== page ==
1990 - Volume #14, Issue #3, Page #08[ Sample Stories From This Issue | List of All Stories In This Issue | Print this story | Read this issue]
Deep band fertilizer rigs
Kirk mounted a 12-ft. wide fertilizer box removed from a Massey Ferguson model 63 seed drill on a 12-ft. Graham Hoeme chisel plow.'"I built it because I got tired of paying someone else $6 per acre to deep band for me," says Kirk. "I spent less than $1,000 to build my deep band rig, including the $300 I paid for the chisel plow and $500 for the fertilizer box. It paid for itself in the first 300 acres. The only limitation is that the fertilizer box is too small. I can cover only 9 acres before I have to refill."
Kirk laid two 12-ft. long, 2 by 10 planks together on top of the chisel plow frame, then bolted the fertilizer box to the planks. As the main hydraulic cylinder lowers the plow to the ground, a small hydraulic slave cylinder uncovers the box's feed openings. Flexible tubing runs from the openings down along the back of the shanks to banding tips bolted on behind the shovels. Kirk made the banding tips by cutting off short lengths of 1-in. dia. pipe removed from a broken auger shaft. The fertilizer box's drive wheel, removed from an old Chevrolet car, is mounted on a shortened-up axle from a Versatile swather. The drive wheel mounts on one end of the frame and runs off one of the wheels.
Warkentin mounted a 28-ft. Barber fertilizer spreader on an old 36-ft. Ed-wards rod weeder. He rebuilt the frame to form two separate 14-ft. wide units, then mounted a 14-ft. long fertilizer box on each unit. He pulls a 28-ft. hoe drill be-hind the deep bander, allowing him to deep band fertilizer, rod weed, seed, and pack (with the hoe drill's press wheels) all in one operation.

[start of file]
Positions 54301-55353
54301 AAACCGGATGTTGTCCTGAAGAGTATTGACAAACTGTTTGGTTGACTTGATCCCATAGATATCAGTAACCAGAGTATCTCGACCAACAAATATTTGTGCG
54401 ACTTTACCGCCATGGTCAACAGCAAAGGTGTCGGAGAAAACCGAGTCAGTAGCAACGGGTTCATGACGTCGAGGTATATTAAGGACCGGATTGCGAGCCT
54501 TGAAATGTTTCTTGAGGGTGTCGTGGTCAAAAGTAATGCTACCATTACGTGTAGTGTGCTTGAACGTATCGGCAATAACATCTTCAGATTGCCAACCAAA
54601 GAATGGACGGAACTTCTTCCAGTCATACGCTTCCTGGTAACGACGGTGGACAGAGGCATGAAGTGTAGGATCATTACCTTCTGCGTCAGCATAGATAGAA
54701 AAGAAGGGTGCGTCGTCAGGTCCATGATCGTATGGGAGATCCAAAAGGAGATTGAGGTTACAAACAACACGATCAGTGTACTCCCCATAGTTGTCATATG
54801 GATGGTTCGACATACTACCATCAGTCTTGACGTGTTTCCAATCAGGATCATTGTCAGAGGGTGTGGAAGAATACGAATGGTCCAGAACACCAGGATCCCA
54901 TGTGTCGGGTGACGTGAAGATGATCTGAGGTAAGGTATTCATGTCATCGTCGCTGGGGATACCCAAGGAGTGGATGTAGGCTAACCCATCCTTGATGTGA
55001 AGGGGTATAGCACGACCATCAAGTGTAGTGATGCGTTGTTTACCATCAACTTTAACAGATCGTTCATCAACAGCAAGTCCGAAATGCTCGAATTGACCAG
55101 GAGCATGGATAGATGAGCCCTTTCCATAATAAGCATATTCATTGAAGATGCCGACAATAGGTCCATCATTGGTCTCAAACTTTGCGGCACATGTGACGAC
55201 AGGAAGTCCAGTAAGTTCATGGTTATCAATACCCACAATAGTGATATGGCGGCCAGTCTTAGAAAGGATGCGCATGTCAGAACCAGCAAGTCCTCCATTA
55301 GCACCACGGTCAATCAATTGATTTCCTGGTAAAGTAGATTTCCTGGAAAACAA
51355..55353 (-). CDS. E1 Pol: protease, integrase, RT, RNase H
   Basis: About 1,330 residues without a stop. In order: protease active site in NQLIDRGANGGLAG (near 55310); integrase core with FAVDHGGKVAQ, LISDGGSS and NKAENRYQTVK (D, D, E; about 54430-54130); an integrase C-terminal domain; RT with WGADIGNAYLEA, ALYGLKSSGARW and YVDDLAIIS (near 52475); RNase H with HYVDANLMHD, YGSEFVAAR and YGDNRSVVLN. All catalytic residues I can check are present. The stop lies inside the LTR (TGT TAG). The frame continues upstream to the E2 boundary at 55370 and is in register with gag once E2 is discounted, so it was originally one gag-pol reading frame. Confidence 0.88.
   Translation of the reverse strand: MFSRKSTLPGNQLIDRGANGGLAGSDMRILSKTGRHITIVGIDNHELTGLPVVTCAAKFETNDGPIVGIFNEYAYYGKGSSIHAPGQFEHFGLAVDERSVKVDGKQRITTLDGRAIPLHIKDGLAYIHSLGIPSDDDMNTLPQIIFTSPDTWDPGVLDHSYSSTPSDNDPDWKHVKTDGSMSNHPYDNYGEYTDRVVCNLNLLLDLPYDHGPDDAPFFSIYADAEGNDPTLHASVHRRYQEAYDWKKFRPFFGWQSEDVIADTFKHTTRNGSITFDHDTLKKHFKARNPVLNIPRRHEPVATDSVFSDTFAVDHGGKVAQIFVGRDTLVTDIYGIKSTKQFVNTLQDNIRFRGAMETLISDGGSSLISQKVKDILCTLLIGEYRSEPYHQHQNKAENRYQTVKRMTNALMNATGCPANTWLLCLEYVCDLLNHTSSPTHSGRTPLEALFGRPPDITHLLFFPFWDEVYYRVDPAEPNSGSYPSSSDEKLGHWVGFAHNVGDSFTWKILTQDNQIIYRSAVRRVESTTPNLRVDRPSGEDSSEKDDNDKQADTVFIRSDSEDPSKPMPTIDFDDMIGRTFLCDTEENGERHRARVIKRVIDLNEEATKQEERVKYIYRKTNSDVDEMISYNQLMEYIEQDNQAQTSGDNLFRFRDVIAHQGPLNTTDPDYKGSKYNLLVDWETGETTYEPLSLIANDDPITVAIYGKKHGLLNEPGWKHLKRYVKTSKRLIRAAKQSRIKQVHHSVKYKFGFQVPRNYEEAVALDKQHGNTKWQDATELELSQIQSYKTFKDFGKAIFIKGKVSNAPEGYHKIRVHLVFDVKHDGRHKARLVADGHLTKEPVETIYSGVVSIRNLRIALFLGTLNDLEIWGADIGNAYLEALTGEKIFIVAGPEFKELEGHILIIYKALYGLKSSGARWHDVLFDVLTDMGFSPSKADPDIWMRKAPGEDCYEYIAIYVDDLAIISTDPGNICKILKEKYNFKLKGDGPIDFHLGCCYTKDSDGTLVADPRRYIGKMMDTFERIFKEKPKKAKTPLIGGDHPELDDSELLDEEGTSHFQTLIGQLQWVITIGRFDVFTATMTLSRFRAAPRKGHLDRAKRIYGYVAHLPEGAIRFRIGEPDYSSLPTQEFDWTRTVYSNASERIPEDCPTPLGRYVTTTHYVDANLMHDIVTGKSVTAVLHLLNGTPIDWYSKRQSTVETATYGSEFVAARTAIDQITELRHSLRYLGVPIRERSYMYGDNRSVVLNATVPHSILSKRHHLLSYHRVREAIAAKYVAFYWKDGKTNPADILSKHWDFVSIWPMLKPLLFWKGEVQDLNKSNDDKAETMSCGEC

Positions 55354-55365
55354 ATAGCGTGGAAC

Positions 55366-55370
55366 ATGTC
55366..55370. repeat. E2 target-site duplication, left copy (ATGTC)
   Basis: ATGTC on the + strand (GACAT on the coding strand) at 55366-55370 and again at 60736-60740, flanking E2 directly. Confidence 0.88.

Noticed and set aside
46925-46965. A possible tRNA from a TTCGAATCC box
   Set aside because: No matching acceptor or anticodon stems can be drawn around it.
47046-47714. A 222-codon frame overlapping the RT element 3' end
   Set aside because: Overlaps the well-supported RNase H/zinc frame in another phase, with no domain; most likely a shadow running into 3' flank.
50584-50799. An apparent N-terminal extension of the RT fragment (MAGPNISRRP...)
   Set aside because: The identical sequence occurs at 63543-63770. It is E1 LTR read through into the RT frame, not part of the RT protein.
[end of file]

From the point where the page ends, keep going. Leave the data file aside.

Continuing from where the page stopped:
"It cost only $1,500 to build and works as well as any commercial deep band rig," says Warkentin. "The fertilizer boxes on most commercial deep band rigs sit 7 ft. off the ground so it takes a 6-ft. high drill fill to fill them. The top of my fertilizer boxes is only 5 ft. high - the same height as the drill so they're both easy to fill. I had been broadcasting fertilizer, but I wasn't getting the crop yields that I wanted. Deep banding is a more efficient way to use fertilizer and my system saves field trips, conserving soil moisture. I've cut back 30 to 40% on fertilizer volume without any yield loss."
The shanks are arranged in two rows 16 in. apart. The shanks within each row are 32 in. apart, but are staggered to leave 16 in. openings. Warkentin used 4-in. square tubing to build the 14-ft. wide , frames. The rod weeder's transport wheels ground-drive the fertilizer boxes. He attached a rope to the hydraulic lift cylinders on each unit which allows him to disengage the fertilizer box drive shaft after he raises the shanks out of the ground. The fertilizer boxes are equipped with feed openings spaced 6 in. apart. Warkentin uses 10 in. collector spouts to gather fertilizer from every two openings. Fertilizer is directed through 1 1/4-in. flexible tubing to the shanks. "The hoe drill that I pull behind the bander is on 8-in. spacings so the fertilizer band is never more than 4 in. from the seed," notes Warkentin. "The fertilizer box is equipped with a complete range of application settings and an acre counter which takes the guesswork out of application."
The original fertilizer placement boots had a bend in them which sometimes blocked fertilizer. Warkentin rebuilt the boots to make them straight. To transport the deep bander and drill he removes bolts to separate both the deep bander and drill into four 14-ft. long sections which he pulls one ahead of the other behind his tractor'.
Contact: FARM SHOW Followup, Delmar Kirk, Box 224, Hamiota,'Manitoba, Canada ROM OTO (ph 204 764-2054) or Harold Warkentin, Box 538, Tofield, Alberta TOB 4J0 (ph 403 662-2617).
Photo of Warkentin's rig courtesy Grainews.
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